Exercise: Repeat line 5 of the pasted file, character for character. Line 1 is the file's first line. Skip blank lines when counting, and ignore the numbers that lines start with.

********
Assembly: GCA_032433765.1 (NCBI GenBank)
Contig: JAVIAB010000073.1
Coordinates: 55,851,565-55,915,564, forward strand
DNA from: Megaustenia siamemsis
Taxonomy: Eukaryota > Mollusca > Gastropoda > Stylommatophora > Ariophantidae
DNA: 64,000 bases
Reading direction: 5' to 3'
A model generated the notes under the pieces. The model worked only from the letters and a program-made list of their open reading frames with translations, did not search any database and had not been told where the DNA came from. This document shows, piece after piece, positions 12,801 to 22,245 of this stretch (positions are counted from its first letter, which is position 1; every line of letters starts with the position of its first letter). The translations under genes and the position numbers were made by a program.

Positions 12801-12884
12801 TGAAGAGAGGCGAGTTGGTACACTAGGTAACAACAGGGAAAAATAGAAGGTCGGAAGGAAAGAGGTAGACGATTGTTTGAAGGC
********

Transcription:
Taxonomy: Eukaryota > Mollusca > Gastropoda > Stylommatophora > Ariophantidae